Monday, 3 October 2016


Richard Linklater’s remarkable film Boyhood (2015) took twelve years to make.  The film focuses on Mason Evans Jr (played by Ellar Coltrane), who we first meet aged six, along with his sister Samantha (played by the director’s daughter Lorelei), his mother (Patricia Arquette), who is a constant in his life, and his wayward yet loving father (Ethan Hawke).  We follow this ensemble of characters and actors in real time from 2002 to 2014, the film being shot for a few days in each year, and then crafted into a cinematic document.   With the passage of time the emotional nuances of each scene become magnified through an intense kind of cinematic verisimilitude.

The representation of time is one of the most complex dimensions to cinematic art.   The French philosopher Gilles Deleuze even divides the history of cinema into a putative shift from the “movement image” to the “time image” in his idiosyncratic overview of the medium.   Though occasional spaces of real-time have been eloquently evoked in the unhurried films of Michelangelo Antonioni, John Cassavetes, and other directors, the brilliance of Boyhood is to take the question of time in a fundamentally different and exhilarating direction.  At one level Boyhood serves as an elaborate documentary experiment that works as both a sociological snapshot of American society but also a dramatic device of poignant emotional intensity.  In the final scene we encounter Mason, now an eighteen-year old student on a camping excursion with his new friends from university, and we are taken back to the precise spot, by a lake in the mountains, to which he had gone with his father years ago.  The beauty and repetition of this tranquil landscape is startling.  Mason wonders whether the familiar refrain that one must seize the moment should really be turned around since it is really the moment after all that seizes our consciousness.

Friday, 16 September 2016


In this stylish and intelligent new science fiction drama, directed by Alex Garland, a young computer programmer is sent to an isolated research facility, run by an eccentric recluse named Nathan Batemen (played to terrifying effect by Oscar Isaac), to determine whether his new robotic creation possesses artificial intelligence.  The computer programmer Caleb Smith (played by Domhnall Gleeson) encounters an enigmatic female robot called Ava (played by Alicia Vikander), who quickly surpasses the boundaries of the Turing test, revealing what appear to be a range of human feelings including loneliness, vulnerability, and desire.   The emerging emotional connection between Smith and Ava, or rather projected onto Smith by Ava as part of an elaborate experiment, begins to unsettle the power relations within the subterranean labyrinth.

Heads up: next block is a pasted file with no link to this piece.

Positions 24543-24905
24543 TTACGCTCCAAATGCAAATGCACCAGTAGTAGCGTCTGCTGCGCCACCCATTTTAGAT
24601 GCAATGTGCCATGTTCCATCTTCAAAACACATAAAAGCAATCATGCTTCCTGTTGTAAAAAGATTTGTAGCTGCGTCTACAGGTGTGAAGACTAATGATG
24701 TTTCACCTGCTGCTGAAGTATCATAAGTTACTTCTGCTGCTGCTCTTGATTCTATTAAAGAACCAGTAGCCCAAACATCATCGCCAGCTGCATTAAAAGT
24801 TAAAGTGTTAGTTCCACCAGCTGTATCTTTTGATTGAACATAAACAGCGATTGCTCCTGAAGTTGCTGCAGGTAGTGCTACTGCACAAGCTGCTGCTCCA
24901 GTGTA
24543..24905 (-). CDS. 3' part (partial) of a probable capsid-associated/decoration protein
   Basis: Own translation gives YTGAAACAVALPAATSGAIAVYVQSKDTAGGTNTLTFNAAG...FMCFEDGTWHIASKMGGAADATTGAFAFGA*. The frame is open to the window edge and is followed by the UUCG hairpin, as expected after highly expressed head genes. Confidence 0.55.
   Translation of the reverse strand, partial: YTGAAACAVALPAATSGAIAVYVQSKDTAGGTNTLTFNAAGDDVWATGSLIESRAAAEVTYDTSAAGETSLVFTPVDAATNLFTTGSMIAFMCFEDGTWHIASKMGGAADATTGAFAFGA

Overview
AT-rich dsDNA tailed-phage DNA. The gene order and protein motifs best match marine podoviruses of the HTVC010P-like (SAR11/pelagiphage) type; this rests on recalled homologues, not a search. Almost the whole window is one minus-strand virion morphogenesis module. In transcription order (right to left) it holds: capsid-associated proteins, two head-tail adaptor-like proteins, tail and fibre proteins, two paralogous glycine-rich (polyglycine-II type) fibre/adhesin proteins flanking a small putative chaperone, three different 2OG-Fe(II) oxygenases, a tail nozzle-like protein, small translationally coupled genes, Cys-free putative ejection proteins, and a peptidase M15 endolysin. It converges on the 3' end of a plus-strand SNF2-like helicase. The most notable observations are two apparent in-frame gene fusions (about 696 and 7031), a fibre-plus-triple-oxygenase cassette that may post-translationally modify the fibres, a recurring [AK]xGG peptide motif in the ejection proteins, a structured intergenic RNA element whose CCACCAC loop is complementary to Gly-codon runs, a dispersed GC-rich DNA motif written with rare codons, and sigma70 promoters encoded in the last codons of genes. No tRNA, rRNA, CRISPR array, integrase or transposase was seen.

There is a touch of Tarkovsky’s Solaris (1972) here in Garland’s Ex_Machina (2015) where the power of imagination emerges out of an interface between human and machine and consciousness resides in a tangle of wires and flesh.  The film’s spectacular denouement hints at a near future in which Turing’s anticipated avatars stroll among us.

Thursday, 15 September 2016

Harlow as viewed from Berlin

In the wake of the EU referendum there has been a surge of racism and xenophobia across the UK including acts of extreme violence.  A spate of attacks on Polish people in the Essex town of Harlow, for example, located not far from London, culminated in the murder of Arkadiusz Jóźwik, and has attracted international attention.  Unlike the muted media coverage in the UK external observers see this murder and the atmosphere of intimidation as a shameful indictment of the UK’s declining status as a respected European nation.1